Forming good habits isn’t an easy process. Our instincts tend to work against us, whether we’re trying to improve study habits, get in shape or — perhaps most importantly — get a hold of finances once and for all.
Change doesn’t happen overnight. That’s part of the reason why around 90 percent of all diets end in failure. Quickly changing habits might work for the short term, but in the end, we go back to our previous habits. Forming good budgeting habits is exactly like a diet. You can quickly try to make a 180-degree turn, which probably won’t work. Or you can make slow and incremental changes that set you on a positive course for the rest of your life.
Those people who claim to have the “one simple trick” for getting rich or the “ultimate secret” in how to budget your money shouldn’t be believed. There are no easy fixes or fast hacks. Instead, forming budgeting habits is a series of habitual changes that should be attained over time.
Here’s exactly how to get started down that path.
“Audit” is a scary word that brings to mind a team of bureaucrats going through someone’s financial records. On a personal level, an informal audit is far less intimidating. All it requires is taking a good, hard look at your finances from the previous few months.
Take a look at your credit card statements. Do the same for your bank balances. This will help give you a good look at your financial situation. This “audit” doesn’t need to be overly complex. Instead, it’s to give you an idea of how much money you’re spending and what you’re spending it on.
Are there recurring payments you don’t know about? Find out exactly what they’re for. Are you spending a lot of money on going out? Make a mental note and keep that in mind for later. Don’t forget to look at all your bills, whether it’s for the internet or for college, to see where those stand.
Money going out is important, but it’s also critical to look at the money coming in. Take a close look at your net pay — after taxes, health insurance, etc.
Consider this something of a fact-finding mission. You don’t need to take any action yet. Instead, this is to give you a full picture to help influence later decisions.
Get Some Help
Doing something new on your own isn’t fun. Fortunately, there are plenty of financial tools out there that can guide you. You won’t even need to open a spreadsheet.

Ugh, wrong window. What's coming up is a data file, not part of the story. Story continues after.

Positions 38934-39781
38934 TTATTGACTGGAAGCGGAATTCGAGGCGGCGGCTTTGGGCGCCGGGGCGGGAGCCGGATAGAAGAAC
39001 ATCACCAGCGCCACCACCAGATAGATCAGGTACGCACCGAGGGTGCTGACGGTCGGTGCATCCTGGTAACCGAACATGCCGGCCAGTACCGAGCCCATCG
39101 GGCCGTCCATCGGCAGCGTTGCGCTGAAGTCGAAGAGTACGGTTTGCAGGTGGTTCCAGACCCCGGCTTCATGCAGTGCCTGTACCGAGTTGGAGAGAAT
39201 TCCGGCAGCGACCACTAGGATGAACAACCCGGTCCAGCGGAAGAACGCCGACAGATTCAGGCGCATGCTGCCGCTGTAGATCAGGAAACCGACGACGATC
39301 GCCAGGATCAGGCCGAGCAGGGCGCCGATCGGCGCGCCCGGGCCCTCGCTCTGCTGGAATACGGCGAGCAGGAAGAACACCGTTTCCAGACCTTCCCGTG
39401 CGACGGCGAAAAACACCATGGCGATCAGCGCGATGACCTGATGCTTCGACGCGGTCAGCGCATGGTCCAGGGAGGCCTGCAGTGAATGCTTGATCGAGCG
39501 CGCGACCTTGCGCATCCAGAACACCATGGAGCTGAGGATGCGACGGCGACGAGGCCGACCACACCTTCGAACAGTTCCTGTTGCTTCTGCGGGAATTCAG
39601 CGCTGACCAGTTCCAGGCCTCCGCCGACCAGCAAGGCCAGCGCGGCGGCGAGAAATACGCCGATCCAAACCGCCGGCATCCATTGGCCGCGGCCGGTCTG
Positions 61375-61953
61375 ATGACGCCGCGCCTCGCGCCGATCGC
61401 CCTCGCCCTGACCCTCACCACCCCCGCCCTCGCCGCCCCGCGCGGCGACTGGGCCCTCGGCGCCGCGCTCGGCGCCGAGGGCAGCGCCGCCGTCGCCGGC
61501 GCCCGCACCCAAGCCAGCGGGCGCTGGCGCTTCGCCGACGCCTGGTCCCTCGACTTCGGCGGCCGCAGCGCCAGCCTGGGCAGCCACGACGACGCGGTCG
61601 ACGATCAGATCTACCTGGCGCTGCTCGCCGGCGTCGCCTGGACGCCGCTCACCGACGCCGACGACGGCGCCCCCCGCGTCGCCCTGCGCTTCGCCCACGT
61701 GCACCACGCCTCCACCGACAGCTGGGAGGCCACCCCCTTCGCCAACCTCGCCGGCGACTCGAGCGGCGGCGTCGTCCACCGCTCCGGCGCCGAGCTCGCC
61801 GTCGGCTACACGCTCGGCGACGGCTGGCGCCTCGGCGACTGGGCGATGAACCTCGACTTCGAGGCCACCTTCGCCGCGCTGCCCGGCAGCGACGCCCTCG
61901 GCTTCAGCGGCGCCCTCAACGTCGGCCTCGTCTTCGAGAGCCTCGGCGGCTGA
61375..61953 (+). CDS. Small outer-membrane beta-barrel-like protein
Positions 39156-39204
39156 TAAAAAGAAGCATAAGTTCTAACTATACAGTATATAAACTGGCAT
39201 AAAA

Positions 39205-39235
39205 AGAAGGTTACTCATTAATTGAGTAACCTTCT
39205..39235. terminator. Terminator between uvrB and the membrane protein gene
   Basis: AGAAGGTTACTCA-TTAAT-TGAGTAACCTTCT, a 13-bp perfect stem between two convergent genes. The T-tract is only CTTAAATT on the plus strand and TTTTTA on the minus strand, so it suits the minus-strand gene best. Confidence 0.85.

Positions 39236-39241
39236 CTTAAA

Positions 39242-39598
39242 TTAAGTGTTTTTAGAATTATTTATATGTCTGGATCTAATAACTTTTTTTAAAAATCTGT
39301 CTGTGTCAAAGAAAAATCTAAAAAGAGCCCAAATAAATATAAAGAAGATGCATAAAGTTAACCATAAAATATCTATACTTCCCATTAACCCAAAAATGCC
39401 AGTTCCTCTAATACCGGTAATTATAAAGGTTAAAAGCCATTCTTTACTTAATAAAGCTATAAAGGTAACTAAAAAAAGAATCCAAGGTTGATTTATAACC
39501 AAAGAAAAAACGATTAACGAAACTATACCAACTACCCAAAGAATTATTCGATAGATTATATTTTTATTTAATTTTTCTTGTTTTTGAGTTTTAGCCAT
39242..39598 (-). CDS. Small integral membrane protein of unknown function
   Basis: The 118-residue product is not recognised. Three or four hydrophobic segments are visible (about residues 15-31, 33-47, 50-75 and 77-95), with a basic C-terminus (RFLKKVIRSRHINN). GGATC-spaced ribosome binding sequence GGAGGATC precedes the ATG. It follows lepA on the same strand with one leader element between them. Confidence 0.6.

Programs like Mint — which is free — and You Need a Budget — not free, but many people say the price is worth it — do a great job of automating the budget process. They show you exactly what you’re spending your money on and then set spending guidelines based on your habits. These programs can be set to autopilot, but you’re better off tinkering with the settings to see what works best for your situation.
Start Deciding What’s Most Important
It’s not uncommon to be a little freaked out with how much money you’re spending. Most people never pay too much attention to this, so it’s something of a shock when they see the figures placed in front of them. Even those tiny daily purchases add up over time. For example, a cup of coffee costs about $2.70 on average. Multiply this daily ritual over 270 workdays and that’s more than $700. Maybe it’s time to start brewing your own?
Coffee is a small price to pay for comfort in the scheme of things, and it’s low-hanging fruit. That’s why you need to be judicious about the big purchases you tend to make. Clothing, restaurants, tech gadgets and other items might be eating into your finances more than you think. With a budget, you’ll have a guideline for how much to spend.
Set Attainable Goals
It’s hard to stick to a routine if you aren’t being rewarded. That’s why you should set simple, attainable goals to your budgeting process. Are you under budget with clothing purchases? Then treat yourself to something you love — and that isn’t too expensive. If you went above the minimum payment for a loan, then you also deserve something.
This is all a way to keep yourself on track. Studies have shown that setting attainable goals — and then achieving them — can be very motivating.
Take It Slow
Budgets are about as appealing as diets when you first think about them. Both suggest you’ll have to go without the things you like. There’s some truth to that, but it’s not like you have to live like a monk when you’re on a budget. It’s about making incremental adjustments over time rather than an instant halt on buying your favorite things.
Once you get in the habit, you’ll be surprised at how easy the whole process was.